tom b

packard engine retrofit

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I am looking to replace my straint 8 with a new v8 engine. anyone have any experience with this type of project?

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Packard manufactured a V8 in 1955 and 56. They were 320,352 and 374 cubic inch engines.

If u are intent on using a 'modern' V8 then a Chevy 350 would be the only wise choice. Keep us posted on your progress.

DO consider a Packard V8.

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A while ago I bid on a 1955 Packard with a Buick V8 on Ebay. I figured the swap reduced the value of the car from $5000 to $2500. The owner figured he paid $4500 for the car and $3500 to have the engine put in so it must be worth at least $8000.

The final bid was $2200.

Unless the rod is sticking thru the block you can rebuild your old engine for less than installing a new V8.

If it is not a poverty issue and you really want a V8 I suggest you sell the car and buy one that has a V8 in it. You will save a lot of money and time, and have a more satisfactory car.

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Generally making a hot rod out of a car does increase the value, if it's well executed and the quality is good. A stock 49-51 Ford woodie is good for $30,000-$35,000. Rodded, $40,000-$65,000. But a Packard is nowhere near as popular as a Ford or Chevy.

As to the rebuild being cheaper, if you buy a $500 runner, use it's motor and trans, can weld or at least make mounts ready to be welded, odds are it will be way cheaper than rebuilding the stock motor. You can junk the donor body when you're done for $100 or so a ton, have $300 or so in your motor, and I'm sure get a driveshaft made and mounts installed, plus replace the wiring harness, for $700-$1000 more. Just the parts to rebuild a motor will cost that much.

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<div class="ubbcode-block"><div class="ubbcode-header">Originally Posted By: Pontiac59</div><div class="ubbcode-body">Generally making a hot rod out of a car does increase the value, if it's well executed and the quality is good. A stock 49-51 Ford woodie is good for $30,000-$35,000. Rodded, $40,000-$65,000. </div></div>

Yes, and a good looking 18 year old girl can skip college and all of the costs associated with that and start stripping at a club (with all of the "offsite" work that comes with that job) and start making BIG money right away.

But that doesn't make it right.

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I doubt Tom has the chops to do his own engine swap. And if he did replace his straight eight wih a worn out second hand 100000 mile Chev where is he ahead?

You can actually buy a rebuild kit for a Packard straight eight for under $1000.

Allow another $1000 for machine work and incidentals (spark plugs, new antifreeze, etc) and he could have a rebuilt Packard engine for less money, and probably less time than throwing in a second hand junker engine.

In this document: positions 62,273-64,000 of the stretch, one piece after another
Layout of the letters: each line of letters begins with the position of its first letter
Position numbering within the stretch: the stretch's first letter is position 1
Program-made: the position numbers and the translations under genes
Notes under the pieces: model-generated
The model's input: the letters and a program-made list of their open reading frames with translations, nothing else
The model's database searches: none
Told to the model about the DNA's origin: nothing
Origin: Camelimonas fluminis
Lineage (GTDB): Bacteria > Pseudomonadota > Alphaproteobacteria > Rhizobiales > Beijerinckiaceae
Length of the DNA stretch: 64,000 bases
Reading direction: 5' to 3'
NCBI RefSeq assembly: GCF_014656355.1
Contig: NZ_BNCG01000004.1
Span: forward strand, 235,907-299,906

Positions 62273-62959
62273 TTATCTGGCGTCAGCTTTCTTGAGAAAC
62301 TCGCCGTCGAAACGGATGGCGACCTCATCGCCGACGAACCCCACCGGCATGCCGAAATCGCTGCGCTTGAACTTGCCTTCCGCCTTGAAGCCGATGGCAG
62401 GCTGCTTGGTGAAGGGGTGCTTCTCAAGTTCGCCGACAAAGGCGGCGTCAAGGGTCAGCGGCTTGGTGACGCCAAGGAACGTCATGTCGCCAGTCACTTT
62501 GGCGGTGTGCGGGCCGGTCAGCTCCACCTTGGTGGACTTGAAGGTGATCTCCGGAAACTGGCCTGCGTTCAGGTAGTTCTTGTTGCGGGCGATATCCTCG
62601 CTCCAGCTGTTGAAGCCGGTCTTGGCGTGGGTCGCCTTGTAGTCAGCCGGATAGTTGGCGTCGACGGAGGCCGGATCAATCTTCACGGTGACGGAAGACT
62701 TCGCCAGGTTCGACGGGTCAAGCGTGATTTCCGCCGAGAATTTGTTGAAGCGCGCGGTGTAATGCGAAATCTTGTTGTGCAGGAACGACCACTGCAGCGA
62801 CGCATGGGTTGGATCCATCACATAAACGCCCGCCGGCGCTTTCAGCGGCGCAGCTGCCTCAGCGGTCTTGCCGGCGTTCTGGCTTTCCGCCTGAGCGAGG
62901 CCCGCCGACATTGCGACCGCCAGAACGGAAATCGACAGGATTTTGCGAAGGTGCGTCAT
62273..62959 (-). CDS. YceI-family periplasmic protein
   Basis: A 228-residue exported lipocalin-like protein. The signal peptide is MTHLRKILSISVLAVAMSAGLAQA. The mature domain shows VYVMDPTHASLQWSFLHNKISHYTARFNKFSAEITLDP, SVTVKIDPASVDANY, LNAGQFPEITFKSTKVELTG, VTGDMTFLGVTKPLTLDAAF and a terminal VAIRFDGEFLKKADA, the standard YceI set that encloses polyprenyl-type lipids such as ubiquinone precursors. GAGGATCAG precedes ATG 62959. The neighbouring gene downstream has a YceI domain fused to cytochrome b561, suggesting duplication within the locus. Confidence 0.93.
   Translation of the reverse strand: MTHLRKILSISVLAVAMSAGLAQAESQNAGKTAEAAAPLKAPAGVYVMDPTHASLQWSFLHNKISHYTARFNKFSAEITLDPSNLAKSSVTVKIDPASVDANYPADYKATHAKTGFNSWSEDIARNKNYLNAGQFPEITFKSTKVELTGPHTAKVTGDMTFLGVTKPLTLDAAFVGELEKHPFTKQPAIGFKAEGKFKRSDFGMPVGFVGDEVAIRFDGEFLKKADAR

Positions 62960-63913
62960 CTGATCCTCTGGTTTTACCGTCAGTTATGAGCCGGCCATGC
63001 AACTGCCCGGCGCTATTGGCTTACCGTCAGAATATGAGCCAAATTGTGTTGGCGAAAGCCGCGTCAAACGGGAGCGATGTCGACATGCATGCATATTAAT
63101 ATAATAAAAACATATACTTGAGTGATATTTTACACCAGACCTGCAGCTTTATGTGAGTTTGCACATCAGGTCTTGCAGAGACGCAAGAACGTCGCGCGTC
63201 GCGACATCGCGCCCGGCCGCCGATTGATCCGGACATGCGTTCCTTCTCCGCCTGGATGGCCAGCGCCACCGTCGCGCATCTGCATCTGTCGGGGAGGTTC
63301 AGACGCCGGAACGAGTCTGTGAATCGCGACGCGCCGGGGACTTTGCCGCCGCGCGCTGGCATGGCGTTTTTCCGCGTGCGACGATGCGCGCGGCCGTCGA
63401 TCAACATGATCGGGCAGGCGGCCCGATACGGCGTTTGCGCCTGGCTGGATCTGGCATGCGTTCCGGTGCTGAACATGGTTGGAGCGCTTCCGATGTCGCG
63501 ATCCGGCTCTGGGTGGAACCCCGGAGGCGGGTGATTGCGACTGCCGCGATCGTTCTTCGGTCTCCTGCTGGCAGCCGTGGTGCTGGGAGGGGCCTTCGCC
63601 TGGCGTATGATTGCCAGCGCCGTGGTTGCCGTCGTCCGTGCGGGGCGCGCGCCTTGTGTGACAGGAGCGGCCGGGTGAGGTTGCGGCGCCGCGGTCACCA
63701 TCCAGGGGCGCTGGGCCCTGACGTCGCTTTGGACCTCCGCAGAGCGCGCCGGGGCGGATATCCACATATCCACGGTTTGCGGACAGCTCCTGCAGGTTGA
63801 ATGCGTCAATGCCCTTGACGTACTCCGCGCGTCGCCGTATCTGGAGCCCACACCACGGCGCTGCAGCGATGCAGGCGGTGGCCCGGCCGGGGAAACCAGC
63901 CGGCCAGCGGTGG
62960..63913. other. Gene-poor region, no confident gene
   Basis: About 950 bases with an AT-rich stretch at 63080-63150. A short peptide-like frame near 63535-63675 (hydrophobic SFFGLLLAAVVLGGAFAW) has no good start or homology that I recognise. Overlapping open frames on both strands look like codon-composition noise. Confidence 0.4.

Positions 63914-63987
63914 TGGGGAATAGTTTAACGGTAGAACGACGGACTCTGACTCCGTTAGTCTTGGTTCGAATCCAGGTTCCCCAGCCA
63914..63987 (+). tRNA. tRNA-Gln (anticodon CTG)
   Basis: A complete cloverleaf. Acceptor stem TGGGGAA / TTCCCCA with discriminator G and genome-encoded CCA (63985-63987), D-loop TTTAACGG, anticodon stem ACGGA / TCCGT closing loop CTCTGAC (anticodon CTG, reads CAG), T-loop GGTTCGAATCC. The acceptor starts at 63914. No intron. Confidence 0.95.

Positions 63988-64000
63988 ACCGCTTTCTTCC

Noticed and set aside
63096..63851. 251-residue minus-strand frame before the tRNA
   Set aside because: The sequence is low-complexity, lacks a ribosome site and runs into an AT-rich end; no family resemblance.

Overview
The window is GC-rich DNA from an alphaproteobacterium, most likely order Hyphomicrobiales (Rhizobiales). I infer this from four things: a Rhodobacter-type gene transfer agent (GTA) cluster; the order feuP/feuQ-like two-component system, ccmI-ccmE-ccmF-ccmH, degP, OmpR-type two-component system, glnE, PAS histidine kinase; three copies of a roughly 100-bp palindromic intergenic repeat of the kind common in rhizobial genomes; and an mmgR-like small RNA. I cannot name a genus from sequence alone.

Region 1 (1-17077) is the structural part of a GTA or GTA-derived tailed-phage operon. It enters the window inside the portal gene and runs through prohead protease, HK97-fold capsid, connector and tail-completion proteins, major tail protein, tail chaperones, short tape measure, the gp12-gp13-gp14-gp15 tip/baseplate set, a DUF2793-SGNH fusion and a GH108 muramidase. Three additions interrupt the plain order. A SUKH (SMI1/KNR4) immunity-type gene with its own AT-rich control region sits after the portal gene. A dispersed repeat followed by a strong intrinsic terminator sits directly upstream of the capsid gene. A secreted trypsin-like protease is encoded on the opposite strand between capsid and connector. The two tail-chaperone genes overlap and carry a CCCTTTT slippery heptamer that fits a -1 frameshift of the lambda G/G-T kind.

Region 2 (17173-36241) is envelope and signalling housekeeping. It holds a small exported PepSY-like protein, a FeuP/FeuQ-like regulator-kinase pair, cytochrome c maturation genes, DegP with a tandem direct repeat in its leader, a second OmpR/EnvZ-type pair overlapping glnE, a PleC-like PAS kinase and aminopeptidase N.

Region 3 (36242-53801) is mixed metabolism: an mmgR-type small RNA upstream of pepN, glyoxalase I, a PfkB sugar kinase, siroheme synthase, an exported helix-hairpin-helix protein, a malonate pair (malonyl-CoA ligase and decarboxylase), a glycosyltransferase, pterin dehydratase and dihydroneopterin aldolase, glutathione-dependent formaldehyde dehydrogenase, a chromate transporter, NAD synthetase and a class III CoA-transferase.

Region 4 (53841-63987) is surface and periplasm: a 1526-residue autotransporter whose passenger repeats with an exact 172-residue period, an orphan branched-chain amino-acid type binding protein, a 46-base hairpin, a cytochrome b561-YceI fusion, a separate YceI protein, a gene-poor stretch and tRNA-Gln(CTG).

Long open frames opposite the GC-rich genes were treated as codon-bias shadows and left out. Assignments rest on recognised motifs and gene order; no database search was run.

This is a question that comes up all the time. Newbies with no mechanical knowlege seem to think they can cleverly bypass all the hassles of dealing with an old car by throwing in a Chev 350 like the guys on TV.

They are wrong.

After 40+ years of messing with old cars I can tell you it is better to keep the engine you have, 9 times out of 10.

The 10th time it is easier and cheaper to sell the car you have and buy a different one.

That is what I advise Tom to do. In all seriousness, if you want a Camaro buy a Camaro. But do not try to turn a Packard into a Camaro. I guarantee you do not have enough time, money or talent.

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Rusty

The straight 8 that I have is rebuilt and in great shape. The reason for wanting a V8 is due to several reasons. I want to use this car for weddings and "if" I were to have a problem with anything on my engine I could not replace it in a timely fashion which could cause some problems in providing the service that I intend to provide. So my need to do this is not necessarily what I want to do.

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Tom, it is your car and you can do whatever you want.

However you asked for advice and you are going to get plenty of it.

Here is mine....

Fix anything that is wrong with the engine and don't worry about it. Things break on new cars while under warranty. There is no reason to believe that a more modern engine will be more reliable than a correctly restored and maintained original engine.

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Packard built one of the finest automobiles that money could buy, whether or not their styling or technology was cutting-edge for a given production year (and it was fairly "cutting edge" at least through 1948).